You see, we tend to discount our future selves. We think of our future selves as someone else. Someone that we don’t need to care about.  So we overeat, we drink too much, we watch too much time.  Because we tend to think of future Sameer as another guy who you don’t need to worry about.

But you know what? When I look back at some life choices I made, I say thank you to my former self. I say thank you for working hard in high school because those skills you learned, those writing skills, they stayed with me until the age of 37.  

So make decisions that your future self will be proud of.  Not just in terms of learning, but in terms of exercise.  Get a good workout routine going.  Eat healthy.  Meditate.  Put aside 5% or 10% of your salary into savings.  These small changes that you put towards your future self will pay off high dividends.

I’m going to share a secret with you.  The secret to motivating yourself to do these things that feel painful.  The secret is that you need to connect emotionally with the results.  Think about what benefits you will get out of this and really feel them, and it will make it so much easier. If you connect to these things emotionally, they will become exponentially easier for you to accomplish.  Visualize yourself being strong, being an expert, making lots of money, whatever it is.

This is also the best way to get out of a country. If you are an ex-Muslim who wants to migrate to the west, this needs to be your plan.  This is the most reliable way to get out of the country.  Having valuable skills also makes you a better parent and a better partner. This is the way.

Think of it like an experiment. Try different things, see how it goes. Some ideas will sink and some will swim.  Keep the ones that swim and ditch the sinking ones.  Repeat this process.

The other advice I have is to specialize.  People who specialize are very valuable in today’s world.  If you are incredibly good at something, you become incredibly useful to others in solving their problems and getting the work done.  I rarely ever see someone that has focused and honed their skill that does badly in life.  There are also special skills that are uncommon and in huge demand. Look for those.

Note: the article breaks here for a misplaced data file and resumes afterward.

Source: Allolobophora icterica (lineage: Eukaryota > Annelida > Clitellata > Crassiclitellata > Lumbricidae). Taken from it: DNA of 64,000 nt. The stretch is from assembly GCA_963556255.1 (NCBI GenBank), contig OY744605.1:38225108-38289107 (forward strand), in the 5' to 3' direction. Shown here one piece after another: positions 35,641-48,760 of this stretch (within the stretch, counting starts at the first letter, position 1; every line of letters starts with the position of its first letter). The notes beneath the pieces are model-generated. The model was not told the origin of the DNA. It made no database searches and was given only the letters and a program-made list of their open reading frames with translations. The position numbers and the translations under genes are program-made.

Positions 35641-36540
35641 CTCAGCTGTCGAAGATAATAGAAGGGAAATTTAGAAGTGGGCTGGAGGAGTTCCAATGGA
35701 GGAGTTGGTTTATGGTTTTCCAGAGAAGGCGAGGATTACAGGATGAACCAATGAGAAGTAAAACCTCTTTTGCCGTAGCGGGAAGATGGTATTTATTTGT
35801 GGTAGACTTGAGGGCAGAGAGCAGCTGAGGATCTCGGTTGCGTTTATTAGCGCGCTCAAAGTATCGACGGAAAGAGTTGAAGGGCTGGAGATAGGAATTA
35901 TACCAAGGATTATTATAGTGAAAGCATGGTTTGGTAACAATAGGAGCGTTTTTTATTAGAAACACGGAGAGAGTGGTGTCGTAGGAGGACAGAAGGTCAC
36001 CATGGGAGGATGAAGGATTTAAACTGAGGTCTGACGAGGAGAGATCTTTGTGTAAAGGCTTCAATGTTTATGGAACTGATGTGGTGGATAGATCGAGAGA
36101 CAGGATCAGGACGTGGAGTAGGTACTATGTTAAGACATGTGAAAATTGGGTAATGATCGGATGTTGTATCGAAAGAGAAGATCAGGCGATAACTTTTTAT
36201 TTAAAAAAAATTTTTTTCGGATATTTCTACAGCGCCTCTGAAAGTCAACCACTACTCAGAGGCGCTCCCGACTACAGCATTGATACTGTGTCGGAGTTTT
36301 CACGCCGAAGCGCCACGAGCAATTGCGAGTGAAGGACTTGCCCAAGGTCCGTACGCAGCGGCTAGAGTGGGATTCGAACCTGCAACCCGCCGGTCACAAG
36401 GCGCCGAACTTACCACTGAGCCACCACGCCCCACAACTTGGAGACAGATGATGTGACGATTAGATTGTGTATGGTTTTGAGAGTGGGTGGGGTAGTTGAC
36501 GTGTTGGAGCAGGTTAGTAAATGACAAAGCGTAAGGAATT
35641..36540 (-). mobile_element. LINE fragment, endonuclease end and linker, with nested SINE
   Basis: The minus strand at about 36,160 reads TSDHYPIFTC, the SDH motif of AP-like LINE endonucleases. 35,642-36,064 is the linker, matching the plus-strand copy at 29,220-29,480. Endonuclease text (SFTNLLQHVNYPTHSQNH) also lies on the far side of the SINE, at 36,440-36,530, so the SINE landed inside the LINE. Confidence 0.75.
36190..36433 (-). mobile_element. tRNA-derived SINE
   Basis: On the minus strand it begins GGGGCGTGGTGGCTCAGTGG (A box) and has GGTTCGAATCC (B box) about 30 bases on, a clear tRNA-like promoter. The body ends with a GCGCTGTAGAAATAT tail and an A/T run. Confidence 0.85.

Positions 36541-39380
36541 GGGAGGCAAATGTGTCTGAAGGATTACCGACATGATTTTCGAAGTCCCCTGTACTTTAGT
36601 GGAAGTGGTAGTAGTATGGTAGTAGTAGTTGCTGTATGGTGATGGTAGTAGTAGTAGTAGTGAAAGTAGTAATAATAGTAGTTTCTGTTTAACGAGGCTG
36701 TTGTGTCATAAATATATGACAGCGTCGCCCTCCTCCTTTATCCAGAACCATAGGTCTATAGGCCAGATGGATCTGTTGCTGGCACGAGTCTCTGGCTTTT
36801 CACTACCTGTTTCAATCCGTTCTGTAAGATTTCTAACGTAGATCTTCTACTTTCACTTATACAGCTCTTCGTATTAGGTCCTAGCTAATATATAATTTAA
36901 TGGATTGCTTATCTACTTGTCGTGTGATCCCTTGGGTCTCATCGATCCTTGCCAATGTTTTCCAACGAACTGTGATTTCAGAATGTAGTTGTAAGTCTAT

David Blaine said as a child he used to spend hours practicing card tricks.  Day after day he would do this.  Until he mastered it.  Years later, he is one of the most famous and successful magicians in the world.  

You merely need to pick something and get good at it.  Take 10,000 hours to become a master of it. I do believe that you have to really love it to master it. If you don’t truly love it, you can never get to that level.  But don’t give up.  Often when you start something new, it’s awkward and painful but as you get better, you will gain more satisfaction and joy from it.  

This is your friendly neighborhood ex-Muslim signing out.

If you liked this article, consider supporting me.  I’ll add you to my special mailing list, you’ll get early access to my videos and my eternal gratitude. Remember, guiding someone away from Islam is better than 10 red camels. You can quote me on that hadith. 😜